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Green Light – Coastal Sage: Peter Douglas and Ocean Stewardship

Hello readers!  I’m back and so is “Green Light.”  My column has not appeared for the past several months.  Luckily, the Indy has seen fit to grant me a hiatus this past spring in order that I could travel to Japan with my family and then on returning finish my textbook, “Pacific Eldorado: A History of Greater California” (Wiley Blackwell Publishing, 2013).  Four years of work came to an end in late May when I sent the completed 400-page manuscript to my publisher in Boston.

Friends and neighbors have been asking me, what now?  The answer is that at heart I’m a writer, and as such I’m thinking seriously about doing my next book on Peter Douglas, the recently deceased executive director of the California Coastal Commission.  Why? Because for four decades he devoted himself to protecting the glimmering ribbon of shoreline that I and other Lagunans love and want to preserve for our next generations.  A lawyer, he co-authored Prop. n 20 in 1972, which created the California Coastal Commission, and in 1976 co-drafted the California Coastal Act, which made the commission a permanent body.  The commission’s purpose has been to “protect, conserve, restore, and enhance environmental and human-based resources of the California coast and ocean for environmentally sustainable and prudent use by current and future generations.”

I never met Peter Douglas, though I wish I had. He died of cancer at age 69 on April 1 of this year, and so I’m acquainting myself with his thinking and legacy by reading his speeches and the numerous memorial comments made by his friends and foes alike.  A next step in this prospective book project is for me to meet and talk with those who knew Douglas; if that includes any of you, please contact me through the office of the Indy.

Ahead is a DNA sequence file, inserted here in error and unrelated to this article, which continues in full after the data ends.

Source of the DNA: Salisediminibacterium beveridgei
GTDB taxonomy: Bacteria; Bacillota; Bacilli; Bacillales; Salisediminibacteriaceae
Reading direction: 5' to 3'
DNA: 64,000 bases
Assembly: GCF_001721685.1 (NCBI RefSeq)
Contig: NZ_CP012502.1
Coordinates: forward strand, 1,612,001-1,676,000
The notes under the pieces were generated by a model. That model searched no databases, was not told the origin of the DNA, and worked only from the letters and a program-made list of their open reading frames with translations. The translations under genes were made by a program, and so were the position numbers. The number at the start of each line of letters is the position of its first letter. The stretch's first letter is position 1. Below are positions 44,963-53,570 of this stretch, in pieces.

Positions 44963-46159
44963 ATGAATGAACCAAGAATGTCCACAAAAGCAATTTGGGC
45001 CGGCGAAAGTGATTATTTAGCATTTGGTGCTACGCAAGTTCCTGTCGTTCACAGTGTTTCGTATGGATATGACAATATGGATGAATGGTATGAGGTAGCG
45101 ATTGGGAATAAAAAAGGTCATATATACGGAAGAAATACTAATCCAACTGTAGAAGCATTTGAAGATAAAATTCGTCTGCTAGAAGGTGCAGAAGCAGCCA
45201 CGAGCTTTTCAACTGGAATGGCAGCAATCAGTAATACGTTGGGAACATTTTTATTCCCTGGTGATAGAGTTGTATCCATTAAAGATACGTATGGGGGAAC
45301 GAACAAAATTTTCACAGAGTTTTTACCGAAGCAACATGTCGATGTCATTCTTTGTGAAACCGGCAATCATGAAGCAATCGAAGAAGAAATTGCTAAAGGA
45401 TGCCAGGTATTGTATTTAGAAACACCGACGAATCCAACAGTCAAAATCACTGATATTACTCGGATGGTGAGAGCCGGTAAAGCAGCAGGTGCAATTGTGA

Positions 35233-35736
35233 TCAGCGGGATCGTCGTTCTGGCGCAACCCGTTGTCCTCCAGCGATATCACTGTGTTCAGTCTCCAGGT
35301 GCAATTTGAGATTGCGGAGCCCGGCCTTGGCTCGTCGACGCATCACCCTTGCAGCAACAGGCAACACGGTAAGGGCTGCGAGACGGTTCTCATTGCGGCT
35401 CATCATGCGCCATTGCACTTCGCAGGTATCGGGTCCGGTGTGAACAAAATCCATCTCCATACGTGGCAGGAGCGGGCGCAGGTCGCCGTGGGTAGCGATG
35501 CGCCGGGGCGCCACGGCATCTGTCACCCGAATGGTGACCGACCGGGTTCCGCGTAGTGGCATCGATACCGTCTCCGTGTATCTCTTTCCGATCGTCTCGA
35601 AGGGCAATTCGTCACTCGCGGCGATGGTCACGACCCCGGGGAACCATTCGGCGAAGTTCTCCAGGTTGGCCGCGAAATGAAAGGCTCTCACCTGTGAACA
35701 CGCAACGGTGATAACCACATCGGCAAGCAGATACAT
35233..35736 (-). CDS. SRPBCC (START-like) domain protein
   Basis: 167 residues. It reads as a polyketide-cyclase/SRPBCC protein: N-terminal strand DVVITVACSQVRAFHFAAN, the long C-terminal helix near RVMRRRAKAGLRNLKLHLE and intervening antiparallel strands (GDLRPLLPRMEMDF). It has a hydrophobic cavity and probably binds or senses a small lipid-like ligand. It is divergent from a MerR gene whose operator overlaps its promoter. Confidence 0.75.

Meanwhile, my preliminary excursion into these Douglas materials tells me several things about the man.  First, from childhood he had an abiding passion for the sea and all of its life forms, as well as the rocks and coves and sands that are an integral part of marine habitats.  As a boy whose Jewish family had lived among the horrors of Nazi Germany, he voyaged to America in 1950 with his mother and sister.  Looking back on the Atlantic crossing he recalled the “mountainous seas” and spotting “my first whale and giant manta.”  Thus began his lifelong reverence for waterscapes.

Second, he was indeed a sage.  Once he wisely stated that “the most significant accomplishments in coastal management are things one cannot see—the wetlands not filled, the public access not lost, scenic vistas not spoiled, the subdivisions not approved, the offshore oil drilling that is not happening.”  A fierce advocate for the coast, still he realized the importance of civility in policy debates: “I’ve been reminded that the people [developers, for example] we deal with [on the Coastal Commission] are humans too, and deserve to be treated as such: with respect and compassion. . . . I have learned that all make mistakes, especially me.”

The achievements of this sage and ocean steward, often shod in Birkenstock sandals and sporting his signature bolo ties, were summarized by Sarah Christie, the commission’s legislative liaison since 1999:  “The Hearst Ranch would be a golf resort, Monterey Bay would be lined with luxury condominiums instead of a public boardwalk, there would be no public access to any of Malibu’s beaches, the cottages at Crystal Cove would have been demolished and San Onofre State Park would have been paved over for a toll road,” she said. “The list goes on and on.”

Peter Douglas was known and loved in Laguna.  Environmentalist Penny Elia was a personal friend of his.  Bluebelt organizer Jinger Wallace told me that he “was a voice of reason, uplifting and inspiring.”  That voice speaks to many of us.

Tom Osborne, a retired Santa Ana College history professor and recipient of the city’s Environmental Award, has written three books and specializes in California and Pacific maritime history.

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